Hume council adopted its final budget on Monday night, which includes a 1.75 per cent rate increase and a “record spend” on infrastructure.
The budget includes a total income of nearly $462 million, with an operating expenditure of $356 million, generating a $105 million surplus.
At a meeting to adopt the budget, councillor Karen Sherry praised a $101 million spend on infrastructure in 2022-23, as well as its $165 million boost to services including waste collection, street sweeping, meal delivery and graffiti removal.
“We’re offering all of this in a fiscally responsible manner in a constrained environment,” Cr Sherry said.
Cr Jarrod Bell said with the growth of the municipality came additional costs and challenges, which meant it was necessary to meet an “increasing demand on services and requirements”.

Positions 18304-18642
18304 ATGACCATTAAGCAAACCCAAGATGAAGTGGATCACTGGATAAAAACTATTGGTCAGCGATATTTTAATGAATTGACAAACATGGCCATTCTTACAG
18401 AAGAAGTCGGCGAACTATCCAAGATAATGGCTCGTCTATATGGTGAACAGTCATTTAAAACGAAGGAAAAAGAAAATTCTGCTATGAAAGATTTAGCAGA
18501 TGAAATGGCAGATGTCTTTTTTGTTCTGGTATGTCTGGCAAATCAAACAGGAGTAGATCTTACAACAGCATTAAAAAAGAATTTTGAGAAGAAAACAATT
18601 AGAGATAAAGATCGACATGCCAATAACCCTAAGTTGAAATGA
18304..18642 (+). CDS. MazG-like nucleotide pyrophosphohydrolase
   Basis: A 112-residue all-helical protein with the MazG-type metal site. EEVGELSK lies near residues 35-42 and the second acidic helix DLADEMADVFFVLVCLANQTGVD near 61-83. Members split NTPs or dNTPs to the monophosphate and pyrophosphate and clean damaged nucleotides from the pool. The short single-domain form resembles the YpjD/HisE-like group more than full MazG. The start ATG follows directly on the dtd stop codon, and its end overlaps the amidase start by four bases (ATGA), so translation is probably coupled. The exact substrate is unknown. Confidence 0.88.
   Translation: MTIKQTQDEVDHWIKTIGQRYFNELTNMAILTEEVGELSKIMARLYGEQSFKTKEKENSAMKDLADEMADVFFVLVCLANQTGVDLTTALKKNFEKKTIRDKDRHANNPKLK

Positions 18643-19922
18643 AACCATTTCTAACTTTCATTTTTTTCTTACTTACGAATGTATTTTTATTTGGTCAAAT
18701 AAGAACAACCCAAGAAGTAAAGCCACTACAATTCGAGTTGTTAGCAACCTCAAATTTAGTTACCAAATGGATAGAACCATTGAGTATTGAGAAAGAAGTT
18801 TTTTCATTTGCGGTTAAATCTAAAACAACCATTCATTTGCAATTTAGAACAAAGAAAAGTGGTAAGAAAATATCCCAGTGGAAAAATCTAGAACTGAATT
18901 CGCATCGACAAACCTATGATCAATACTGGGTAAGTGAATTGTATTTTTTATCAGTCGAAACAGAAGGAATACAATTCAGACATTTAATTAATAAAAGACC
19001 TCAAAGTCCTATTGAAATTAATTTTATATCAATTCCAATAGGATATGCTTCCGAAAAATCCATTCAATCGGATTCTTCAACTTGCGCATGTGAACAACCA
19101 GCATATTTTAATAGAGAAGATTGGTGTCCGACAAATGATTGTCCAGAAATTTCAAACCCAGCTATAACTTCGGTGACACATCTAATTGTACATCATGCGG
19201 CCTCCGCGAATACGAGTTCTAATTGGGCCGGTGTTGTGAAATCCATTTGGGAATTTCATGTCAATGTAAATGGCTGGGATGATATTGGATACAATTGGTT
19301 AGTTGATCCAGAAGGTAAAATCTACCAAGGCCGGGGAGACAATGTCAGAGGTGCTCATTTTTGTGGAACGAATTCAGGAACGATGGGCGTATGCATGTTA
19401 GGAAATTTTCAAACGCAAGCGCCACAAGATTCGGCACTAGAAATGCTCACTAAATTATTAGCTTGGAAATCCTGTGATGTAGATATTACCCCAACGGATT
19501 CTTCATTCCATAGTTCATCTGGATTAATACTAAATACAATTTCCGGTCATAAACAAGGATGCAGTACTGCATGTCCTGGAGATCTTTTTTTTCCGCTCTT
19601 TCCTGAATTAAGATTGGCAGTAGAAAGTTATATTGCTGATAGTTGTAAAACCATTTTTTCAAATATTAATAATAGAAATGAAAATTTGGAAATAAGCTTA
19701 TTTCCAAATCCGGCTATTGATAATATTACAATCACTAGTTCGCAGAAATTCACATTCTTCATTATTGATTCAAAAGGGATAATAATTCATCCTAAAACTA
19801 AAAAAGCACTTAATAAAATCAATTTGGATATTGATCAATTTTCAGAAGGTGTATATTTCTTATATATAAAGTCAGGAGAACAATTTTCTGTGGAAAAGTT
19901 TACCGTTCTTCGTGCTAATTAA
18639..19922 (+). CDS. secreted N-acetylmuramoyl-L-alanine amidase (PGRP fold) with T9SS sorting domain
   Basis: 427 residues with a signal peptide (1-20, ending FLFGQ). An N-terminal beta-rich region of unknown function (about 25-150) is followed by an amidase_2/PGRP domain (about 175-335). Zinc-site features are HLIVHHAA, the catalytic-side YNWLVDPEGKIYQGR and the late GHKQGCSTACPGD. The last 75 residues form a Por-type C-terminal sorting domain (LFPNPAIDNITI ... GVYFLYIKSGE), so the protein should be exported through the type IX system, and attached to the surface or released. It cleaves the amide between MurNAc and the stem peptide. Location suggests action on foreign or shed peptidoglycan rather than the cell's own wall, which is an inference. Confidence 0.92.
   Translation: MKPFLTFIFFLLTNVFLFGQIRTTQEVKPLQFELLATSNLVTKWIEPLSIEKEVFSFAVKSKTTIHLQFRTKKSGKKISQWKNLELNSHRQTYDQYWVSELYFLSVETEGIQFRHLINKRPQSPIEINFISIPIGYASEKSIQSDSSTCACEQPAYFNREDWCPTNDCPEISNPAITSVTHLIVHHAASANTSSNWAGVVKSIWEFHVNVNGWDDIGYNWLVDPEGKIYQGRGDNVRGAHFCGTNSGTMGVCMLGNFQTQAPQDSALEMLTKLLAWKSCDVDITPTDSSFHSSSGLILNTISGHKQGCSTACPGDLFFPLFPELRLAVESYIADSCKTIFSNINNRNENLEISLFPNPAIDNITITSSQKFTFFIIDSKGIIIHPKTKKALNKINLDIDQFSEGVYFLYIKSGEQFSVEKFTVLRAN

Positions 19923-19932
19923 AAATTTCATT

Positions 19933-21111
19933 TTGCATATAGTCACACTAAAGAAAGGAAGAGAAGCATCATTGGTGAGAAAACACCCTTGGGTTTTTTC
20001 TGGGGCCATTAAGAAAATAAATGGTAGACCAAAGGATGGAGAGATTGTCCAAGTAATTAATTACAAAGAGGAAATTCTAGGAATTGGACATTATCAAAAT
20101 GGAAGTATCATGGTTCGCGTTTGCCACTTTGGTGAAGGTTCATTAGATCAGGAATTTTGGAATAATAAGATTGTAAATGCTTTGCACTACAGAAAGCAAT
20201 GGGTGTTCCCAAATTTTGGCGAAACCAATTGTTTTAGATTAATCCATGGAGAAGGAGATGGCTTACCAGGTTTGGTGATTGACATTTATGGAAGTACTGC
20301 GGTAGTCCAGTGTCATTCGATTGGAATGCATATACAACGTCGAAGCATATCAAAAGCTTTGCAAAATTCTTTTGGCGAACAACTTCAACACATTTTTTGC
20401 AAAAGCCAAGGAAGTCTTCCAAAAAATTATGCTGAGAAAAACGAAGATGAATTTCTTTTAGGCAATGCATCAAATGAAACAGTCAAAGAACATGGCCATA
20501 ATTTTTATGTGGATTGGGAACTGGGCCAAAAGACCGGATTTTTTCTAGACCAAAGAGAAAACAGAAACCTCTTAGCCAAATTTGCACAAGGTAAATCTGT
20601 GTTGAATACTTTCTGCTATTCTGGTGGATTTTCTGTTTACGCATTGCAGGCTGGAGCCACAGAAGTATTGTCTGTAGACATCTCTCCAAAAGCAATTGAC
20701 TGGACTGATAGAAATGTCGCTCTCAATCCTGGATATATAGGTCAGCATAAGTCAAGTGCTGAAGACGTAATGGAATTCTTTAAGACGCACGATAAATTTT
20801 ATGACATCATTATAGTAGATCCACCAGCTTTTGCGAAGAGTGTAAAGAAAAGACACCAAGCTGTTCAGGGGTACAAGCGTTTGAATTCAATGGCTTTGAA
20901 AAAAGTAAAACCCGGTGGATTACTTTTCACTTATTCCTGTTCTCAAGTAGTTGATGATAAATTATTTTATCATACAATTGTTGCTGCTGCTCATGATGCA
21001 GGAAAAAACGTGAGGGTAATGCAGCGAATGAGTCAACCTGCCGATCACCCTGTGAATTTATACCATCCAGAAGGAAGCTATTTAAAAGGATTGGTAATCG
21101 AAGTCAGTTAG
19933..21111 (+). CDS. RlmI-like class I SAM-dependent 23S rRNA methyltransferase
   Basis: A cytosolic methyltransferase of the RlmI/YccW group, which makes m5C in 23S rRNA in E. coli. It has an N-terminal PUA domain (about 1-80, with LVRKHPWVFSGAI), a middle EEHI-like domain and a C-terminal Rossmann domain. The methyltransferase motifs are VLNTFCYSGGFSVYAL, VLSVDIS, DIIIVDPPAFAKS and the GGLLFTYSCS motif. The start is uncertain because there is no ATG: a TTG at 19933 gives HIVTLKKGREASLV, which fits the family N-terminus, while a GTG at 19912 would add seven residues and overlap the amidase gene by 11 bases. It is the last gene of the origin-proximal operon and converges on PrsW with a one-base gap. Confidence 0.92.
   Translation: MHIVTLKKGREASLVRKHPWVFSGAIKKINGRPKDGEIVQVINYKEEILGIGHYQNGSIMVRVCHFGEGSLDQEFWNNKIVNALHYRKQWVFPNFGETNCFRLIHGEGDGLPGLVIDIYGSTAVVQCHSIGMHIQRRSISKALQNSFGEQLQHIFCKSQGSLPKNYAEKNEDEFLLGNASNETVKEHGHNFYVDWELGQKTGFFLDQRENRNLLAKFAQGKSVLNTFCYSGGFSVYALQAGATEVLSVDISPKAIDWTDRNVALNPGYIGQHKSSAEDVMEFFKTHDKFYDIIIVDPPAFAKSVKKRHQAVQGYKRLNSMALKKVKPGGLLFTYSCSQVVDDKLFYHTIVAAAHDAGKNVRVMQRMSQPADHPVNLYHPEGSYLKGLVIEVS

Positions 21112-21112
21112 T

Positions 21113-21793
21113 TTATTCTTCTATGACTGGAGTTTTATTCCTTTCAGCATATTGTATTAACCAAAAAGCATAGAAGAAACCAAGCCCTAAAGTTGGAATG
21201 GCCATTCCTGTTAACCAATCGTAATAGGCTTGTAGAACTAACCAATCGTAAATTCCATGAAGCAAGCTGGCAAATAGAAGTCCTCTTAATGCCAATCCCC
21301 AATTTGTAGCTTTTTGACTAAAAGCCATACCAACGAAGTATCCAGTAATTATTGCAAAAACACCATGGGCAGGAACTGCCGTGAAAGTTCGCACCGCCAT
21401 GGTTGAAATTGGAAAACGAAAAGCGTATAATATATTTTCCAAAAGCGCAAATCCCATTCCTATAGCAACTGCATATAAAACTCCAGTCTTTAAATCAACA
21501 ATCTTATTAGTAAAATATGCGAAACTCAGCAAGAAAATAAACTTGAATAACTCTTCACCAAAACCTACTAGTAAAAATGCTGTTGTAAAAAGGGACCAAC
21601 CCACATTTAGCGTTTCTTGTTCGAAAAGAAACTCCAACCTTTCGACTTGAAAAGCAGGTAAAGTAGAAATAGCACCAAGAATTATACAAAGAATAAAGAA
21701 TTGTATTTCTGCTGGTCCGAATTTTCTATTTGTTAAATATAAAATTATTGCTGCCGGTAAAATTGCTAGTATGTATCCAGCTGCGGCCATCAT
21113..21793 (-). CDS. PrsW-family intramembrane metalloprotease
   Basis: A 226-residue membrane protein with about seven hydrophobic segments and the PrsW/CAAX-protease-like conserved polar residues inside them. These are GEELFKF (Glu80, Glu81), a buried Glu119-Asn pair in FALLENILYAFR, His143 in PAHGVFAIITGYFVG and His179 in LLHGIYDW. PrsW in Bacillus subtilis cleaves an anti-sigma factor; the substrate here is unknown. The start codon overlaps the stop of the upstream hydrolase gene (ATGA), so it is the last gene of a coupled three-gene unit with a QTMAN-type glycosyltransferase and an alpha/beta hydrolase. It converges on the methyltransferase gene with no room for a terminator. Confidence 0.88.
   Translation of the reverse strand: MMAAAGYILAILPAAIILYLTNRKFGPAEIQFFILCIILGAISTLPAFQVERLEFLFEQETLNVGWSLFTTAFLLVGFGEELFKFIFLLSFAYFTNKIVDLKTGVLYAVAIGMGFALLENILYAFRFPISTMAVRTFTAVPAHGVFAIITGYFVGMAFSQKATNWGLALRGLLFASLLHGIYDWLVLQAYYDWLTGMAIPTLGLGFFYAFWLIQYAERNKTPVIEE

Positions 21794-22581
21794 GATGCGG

“Our community is one that is recovering from one of the greatest economic and community health challenges of this century,” Cr Bell said.
“This budget sets us up as a community ready to thrive, ready to bounce back and ready to build the infrastructure and deliver the services that our community needs.
“We are a city that is growing, we are a city that is coming back to life, a city that deserves the services and deserves the infrastructure that this budget will deliver.”
New funding included in the 2022-23 budget include $3 million to commence building the Evans Street car park in Sunbury, $6 million on road resurfacing and $50,000 on the Sunbury Aquatic Centre car park.
Cr Trevor Dance raised concerns about the rate rises and increased spending, saying “the community are hurting”.
“The hurt will only grow as the cost of living skyrockets, I really have seen no serious attempts at reducing our costs at all in this budget tonight,” Cr Dance said.
He said though he had requested a breakdown of administration costs of council, he had still not received them.
Crs Jodi Jackson, Jim Overend and Trevor Dance voted against the adoption of the draft budget. Cr Sam Misho was absent.
Mayor Carly Moore said the rate rise was a “really good outcome” for the community.
“We do some amazing work at council and I think that a 1.75 per cent rate rise to be able to continue to deliver those amazing things is a good outcome,” Cr Moore said.